As the destructive coal mining process known as mountaintop removal ebbs in Appalachia, it is leaving behind what amounts to its own grim field of tombstones: A grossly disfigured landscape pocked with decapitated mountains standing flat as mesas and inhospitable to forest restoration.
The blight is more than vertical, for millions of tons of slag waste have been bulldozed down into the surrounding countryside for more than 40 years. The rubble has clogged countless streams and waterways and devastated the Appalachian environment with pollutants, rerouting rain torrents through homes and hamlets below.
The destruction, shocking to anyone flying across the scarred mountain remains, has now been measured in all three dimensions in a survey by researchers at Duke University. It presents a timely reminder of what has been lost to King Coal’s furious bulldozing swaths across the mountains of West Virginia, Kentucky, Tennessee and Virginia.
Drastic changes to the landscape have left central Appalachian regions in the study’s focus area 40 percent flatter after the bulldozers moved on, reducing elevations at the top while raising them at ground level by up to 10 feet because of the layers of accumulated slag.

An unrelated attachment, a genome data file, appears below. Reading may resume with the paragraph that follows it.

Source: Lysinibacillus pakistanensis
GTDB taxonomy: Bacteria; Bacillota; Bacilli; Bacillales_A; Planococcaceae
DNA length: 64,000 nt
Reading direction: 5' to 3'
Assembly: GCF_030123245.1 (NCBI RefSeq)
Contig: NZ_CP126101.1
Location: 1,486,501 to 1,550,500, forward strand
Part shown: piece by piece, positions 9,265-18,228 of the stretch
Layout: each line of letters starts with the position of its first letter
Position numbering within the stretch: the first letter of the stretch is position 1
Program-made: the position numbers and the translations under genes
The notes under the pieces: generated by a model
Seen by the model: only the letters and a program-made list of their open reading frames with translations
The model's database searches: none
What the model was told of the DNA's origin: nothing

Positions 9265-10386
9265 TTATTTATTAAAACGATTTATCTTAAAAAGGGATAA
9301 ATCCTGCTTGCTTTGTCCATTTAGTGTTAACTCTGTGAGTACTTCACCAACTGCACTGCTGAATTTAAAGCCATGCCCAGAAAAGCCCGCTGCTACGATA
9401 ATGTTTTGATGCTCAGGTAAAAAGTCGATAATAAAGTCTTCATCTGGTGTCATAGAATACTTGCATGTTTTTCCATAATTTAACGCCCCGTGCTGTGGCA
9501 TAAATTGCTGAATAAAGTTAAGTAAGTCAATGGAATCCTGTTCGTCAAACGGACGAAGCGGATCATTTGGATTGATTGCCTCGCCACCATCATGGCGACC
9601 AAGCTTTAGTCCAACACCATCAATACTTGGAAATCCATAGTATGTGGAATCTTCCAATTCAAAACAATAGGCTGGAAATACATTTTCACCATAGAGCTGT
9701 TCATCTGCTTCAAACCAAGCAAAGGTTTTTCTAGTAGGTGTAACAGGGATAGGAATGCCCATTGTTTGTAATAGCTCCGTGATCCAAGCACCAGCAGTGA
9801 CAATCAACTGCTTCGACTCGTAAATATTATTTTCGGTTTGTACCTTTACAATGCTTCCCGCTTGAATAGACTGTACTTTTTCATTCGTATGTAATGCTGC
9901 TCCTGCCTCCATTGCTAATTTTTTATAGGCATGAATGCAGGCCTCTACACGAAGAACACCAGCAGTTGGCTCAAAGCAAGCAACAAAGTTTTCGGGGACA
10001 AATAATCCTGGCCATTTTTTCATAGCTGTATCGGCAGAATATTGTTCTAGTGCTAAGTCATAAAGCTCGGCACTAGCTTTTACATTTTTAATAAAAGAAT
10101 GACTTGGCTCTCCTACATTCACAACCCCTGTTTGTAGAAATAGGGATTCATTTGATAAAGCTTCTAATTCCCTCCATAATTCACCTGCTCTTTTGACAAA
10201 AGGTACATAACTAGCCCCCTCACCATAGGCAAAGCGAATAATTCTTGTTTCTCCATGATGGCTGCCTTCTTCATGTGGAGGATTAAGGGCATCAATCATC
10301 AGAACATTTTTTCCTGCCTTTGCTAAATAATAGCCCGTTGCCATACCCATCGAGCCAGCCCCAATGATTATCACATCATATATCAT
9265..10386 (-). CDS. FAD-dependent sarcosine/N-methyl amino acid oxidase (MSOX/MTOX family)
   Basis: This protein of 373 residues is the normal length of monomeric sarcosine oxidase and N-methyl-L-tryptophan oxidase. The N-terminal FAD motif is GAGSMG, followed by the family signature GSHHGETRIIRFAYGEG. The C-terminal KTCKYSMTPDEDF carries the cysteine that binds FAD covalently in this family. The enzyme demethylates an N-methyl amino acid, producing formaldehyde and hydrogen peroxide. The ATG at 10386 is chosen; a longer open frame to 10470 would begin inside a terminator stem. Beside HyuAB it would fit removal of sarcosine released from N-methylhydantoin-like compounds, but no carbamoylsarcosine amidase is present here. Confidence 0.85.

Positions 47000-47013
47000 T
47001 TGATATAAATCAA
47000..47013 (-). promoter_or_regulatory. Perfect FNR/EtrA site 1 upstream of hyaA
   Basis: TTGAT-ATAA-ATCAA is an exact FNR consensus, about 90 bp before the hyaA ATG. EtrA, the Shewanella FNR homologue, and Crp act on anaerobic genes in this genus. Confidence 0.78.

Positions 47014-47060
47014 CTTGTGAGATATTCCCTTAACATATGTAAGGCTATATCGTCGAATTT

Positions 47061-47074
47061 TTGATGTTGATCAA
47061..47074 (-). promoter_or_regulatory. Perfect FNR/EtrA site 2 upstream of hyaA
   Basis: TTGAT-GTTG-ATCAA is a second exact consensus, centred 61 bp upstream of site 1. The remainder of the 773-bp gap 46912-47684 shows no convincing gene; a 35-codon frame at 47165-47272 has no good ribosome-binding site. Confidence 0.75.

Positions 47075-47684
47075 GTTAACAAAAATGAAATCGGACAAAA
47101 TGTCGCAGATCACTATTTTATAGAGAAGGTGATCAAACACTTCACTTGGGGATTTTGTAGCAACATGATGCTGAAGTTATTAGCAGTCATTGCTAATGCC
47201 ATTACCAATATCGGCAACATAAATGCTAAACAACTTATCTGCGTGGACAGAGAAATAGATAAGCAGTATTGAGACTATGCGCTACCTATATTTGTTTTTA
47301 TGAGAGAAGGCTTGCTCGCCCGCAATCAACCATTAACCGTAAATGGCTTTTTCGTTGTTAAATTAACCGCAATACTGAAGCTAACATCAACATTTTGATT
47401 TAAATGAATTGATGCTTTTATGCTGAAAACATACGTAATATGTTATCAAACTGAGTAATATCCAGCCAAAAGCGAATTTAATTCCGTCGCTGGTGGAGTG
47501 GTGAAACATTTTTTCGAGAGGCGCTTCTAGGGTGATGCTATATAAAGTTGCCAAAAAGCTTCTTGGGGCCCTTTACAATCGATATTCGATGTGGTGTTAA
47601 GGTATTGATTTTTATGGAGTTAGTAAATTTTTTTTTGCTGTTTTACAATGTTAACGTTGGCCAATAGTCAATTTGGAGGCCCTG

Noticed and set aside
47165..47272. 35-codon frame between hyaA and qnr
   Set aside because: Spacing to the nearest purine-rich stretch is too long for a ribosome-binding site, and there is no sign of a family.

“The physical effects of mountaintop mining are much more similar to volcanic eruptions where the entire landscape is fractured, deepened and decoupled from prior landscape evolution trajectories, effectively resetting the clock on landscape and ecosystem co-evolution,” the report declares after sampling one West Virginia waste field laden with enough rubble to bury Manhattan Island.
The report holds little hope of returning to the verdant Appalachian past, where underground mining at least left the lofty horizon and snug hamlets undisturbed.
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